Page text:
At a barbecue recently, one of those gloriously traditional Saturday-evening affairs where a dozen or so people sit around an outdoor table and drink beer and wine and eat bread and dip before – when someone can be bothered – the meat is eventually cooked, I was reintroduced to thyme. Yes, thyme, the herb, not the ‘indefinite continued existence of the universe in the past, present and future’ as the Oxford Dictionary has it. The host, a kind and gentle soul, did the honours; we’d arrived early so she showed us around her herb patch before other guests turned up. The thyme in the centrally located terracotta pot immediately took my interest, because as a little boy and then as a not-so-little teenager it was my favourite plant in the whole wide world.
Back when I knew nothing about anything (though I still don’t, it has to be said) I enjoyed gardening very much. I had my own plot at the rear of our North Shore home in Sydney. The yard was terraced there and I was allowed the lower, partly hidden level, which had been a cricket pitch before my brothers moved out. More a rock garden, I filled it with plants bought on sale from the local nursery or ‘borrowed’ from my mother’s beds or, more often, stolen from the bush over the road, which isn’t good, I know, but it’s the truth. Thyme, however, was the beloved plant, because it’s one that’s impossible for a dreamy teenaged boy to kill.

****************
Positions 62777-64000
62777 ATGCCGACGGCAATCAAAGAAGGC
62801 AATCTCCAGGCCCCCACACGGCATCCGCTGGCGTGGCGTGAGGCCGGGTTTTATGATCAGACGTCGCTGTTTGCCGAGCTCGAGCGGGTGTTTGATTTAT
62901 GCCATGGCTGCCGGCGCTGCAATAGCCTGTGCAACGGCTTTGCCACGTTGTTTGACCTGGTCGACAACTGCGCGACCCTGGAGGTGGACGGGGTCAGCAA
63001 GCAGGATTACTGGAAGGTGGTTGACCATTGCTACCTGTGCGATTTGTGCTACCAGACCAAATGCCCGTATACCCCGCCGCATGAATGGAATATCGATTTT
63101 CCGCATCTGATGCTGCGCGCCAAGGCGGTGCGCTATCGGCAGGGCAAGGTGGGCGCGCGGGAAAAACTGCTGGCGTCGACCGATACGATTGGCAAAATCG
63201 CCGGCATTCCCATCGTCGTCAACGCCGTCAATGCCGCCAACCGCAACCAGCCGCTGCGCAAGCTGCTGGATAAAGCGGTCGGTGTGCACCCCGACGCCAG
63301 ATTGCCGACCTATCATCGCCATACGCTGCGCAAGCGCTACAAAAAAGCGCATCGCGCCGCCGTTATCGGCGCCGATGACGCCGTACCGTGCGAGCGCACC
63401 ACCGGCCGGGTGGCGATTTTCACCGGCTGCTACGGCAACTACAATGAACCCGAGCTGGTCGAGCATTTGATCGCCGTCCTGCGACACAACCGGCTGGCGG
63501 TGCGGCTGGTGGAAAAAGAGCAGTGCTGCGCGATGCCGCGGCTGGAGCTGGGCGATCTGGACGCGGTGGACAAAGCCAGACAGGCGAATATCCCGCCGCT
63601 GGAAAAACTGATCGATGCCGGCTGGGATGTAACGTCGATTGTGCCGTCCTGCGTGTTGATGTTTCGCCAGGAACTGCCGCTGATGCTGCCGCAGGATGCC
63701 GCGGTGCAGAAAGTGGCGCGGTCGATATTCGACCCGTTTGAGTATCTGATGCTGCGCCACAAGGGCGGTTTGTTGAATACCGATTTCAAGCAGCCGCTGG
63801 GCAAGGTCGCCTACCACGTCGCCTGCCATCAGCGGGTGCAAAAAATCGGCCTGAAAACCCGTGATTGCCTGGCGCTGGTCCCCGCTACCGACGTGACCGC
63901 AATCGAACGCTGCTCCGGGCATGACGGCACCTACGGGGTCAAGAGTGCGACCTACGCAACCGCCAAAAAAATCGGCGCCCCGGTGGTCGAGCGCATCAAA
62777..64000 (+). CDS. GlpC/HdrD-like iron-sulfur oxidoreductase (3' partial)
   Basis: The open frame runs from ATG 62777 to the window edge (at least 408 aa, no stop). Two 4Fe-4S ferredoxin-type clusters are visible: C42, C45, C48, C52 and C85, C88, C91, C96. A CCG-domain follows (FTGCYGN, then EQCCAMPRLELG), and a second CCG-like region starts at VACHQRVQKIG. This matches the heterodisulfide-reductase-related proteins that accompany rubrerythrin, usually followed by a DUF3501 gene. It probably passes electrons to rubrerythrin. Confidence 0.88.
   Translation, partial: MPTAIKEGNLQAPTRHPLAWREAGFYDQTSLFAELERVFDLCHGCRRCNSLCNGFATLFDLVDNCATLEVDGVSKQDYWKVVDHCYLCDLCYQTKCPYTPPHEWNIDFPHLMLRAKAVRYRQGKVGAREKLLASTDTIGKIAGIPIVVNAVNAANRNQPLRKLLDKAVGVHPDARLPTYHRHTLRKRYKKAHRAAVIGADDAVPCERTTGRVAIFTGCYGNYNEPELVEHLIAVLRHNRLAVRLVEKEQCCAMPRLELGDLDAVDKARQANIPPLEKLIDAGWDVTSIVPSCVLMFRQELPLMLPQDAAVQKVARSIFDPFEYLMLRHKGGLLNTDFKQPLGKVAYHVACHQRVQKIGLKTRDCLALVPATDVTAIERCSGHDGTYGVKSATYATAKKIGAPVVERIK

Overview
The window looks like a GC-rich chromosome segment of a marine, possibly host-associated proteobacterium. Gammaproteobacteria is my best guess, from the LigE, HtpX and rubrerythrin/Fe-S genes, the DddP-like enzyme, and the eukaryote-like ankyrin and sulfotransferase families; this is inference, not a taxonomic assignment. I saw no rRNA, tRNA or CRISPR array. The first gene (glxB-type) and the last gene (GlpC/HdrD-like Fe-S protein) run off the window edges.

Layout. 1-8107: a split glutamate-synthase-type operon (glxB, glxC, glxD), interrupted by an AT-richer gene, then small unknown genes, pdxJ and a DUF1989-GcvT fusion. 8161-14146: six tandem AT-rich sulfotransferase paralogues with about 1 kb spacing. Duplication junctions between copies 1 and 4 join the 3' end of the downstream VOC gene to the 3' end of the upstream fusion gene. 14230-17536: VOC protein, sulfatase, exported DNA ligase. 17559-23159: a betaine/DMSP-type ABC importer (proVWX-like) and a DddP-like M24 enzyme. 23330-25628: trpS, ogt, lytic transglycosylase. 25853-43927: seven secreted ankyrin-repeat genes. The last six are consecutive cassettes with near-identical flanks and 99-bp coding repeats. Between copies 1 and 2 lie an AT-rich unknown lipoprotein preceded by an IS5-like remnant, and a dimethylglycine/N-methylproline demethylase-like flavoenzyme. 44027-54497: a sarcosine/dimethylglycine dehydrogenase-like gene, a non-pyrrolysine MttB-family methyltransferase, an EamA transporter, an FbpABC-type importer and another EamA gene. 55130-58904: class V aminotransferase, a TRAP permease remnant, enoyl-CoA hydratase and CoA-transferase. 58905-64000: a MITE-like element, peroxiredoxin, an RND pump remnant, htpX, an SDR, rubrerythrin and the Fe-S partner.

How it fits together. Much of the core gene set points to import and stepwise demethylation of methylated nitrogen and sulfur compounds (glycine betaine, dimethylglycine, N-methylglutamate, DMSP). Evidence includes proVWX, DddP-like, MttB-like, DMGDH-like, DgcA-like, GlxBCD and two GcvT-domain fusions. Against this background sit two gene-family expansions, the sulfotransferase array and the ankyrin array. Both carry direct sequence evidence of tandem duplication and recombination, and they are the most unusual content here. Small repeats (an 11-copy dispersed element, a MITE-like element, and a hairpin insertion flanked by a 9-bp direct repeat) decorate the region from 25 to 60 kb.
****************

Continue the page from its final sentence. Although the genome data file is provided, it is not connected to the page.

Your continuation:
I shared all this with the barbecue host, and then declared that I’d be sure to visit a nursery and buy myself a piece of thyme. Which I did the next morning. At home I pinched the leaves and put my thumb and forefinger to my nose – what a delicious, pungent smell and how, yes, it transported me back to that rock garden I had in Sydney. So I potted up my new plant and put it pride of place on my own outdoor table. It was like I’d reunited with an old friend, or had discovered a part of me that had been submerged by years of being someone I’m not.
Yesterday I did some research on Thymus vulgaris, the second part of the name not at all appropriate for such a cheery plant. The ancient Egyptians used it for embalming, the Greeks liked bathing in it because it was thought to be a source of courage (I love that); in the European Middle Ages it was placed beneath pillows to ward off nightmares, which I’ll be sure to remember. I learnt that thyme’s central element, thymol, is a key ingredient in toothpaste and mouthwash, that it can cure tinnea and ringworm, that it’s used to prevent mould in bee colonies (another image I adore), and, just to show that absolutely everything has a dark side, it is one of the 599 additives to cigarettes as it improves flavour and relaxes the trachea.
I’ve since dug out an old photograph of my little lower-level rock garden and just now Blue-tacked it on the wall in my writing room. It’s so easy to imagine being that skinny, pimply young kid lost in a world of plants and soil.
It was – is – such a good world to be lost in.
(First published in Panorama, The Canberra Times, 20 February 2010)